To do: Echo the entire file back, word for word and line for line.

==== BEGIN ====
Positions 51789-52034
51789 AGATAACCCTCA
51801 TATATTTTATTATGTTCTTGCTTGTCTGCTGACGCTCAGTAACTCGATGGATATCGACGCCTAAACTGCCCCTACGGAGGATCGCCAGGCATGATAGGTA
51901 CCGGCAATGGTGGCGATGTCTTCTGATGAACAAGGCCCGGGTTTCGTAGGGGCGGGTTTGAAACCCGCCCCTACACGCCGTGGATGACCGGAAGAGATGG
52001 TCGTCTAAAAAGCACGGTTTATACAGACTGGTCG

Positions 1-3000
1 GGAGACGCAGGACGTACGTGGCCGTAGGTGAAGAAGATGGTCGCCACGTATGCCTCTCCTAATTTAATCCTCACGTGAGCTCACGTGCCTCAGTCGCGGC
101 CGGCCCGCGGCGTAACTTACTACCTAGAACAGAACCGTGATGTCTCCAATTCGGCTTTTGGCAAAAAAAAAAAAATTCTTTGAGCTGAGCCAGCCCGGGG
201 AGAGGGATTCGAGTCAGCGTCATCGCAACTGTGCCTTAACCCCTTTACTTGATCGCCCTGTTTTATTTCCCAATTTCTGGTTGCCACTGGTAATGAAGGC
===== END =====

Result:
Positions 51789-52034
51789 AGATAACCCTCA
51801 TATATTTTATTATGTTCTTGCTTGTCTGCTGACGCTCAGTAACTCGATGGATATCGACGCCTAAACTGCCCCTACGGAGGATCGCCAGGCATGATAGGTA
51901 CCGGCAATGGTGGCGATGTCTTCTGATGAACAAGGCCCGGGTTTCGTAGGGGCGGGTTTGAAACCCGCCCCTACACGCCGTGGATGACCGGAAGAGATGG
52001 TCGTCTAAAAAGCACGGTTTATACAGACTGGTCG

Positions 1-3000
1 GGAGACGCAGGACGTACGTGGCCGTAGGTGAAGAAGATGGTCGCCACGTATGCCTCTCCTAATTTAATCCTCACGTGAGCTCACGTGCCTCAGTCGCGGC
101 CGGCCCGCGGCGTAACTTACTACCTAGAACAGAACCGTGATGTCTCCAATTCGGCTTTTGGCAAAAAAAAAAAAATTCTTTGAGCTGAGCCAGCCCGGGG
201 AGAGGGATTCGAGTCAGCGTCATCGCAACTGTGCCTTAACCCCTTTACTTGATCGCCCTGTTTTATTTCCCAATTTCTGGTTGCCACTGGTAATGAAGGC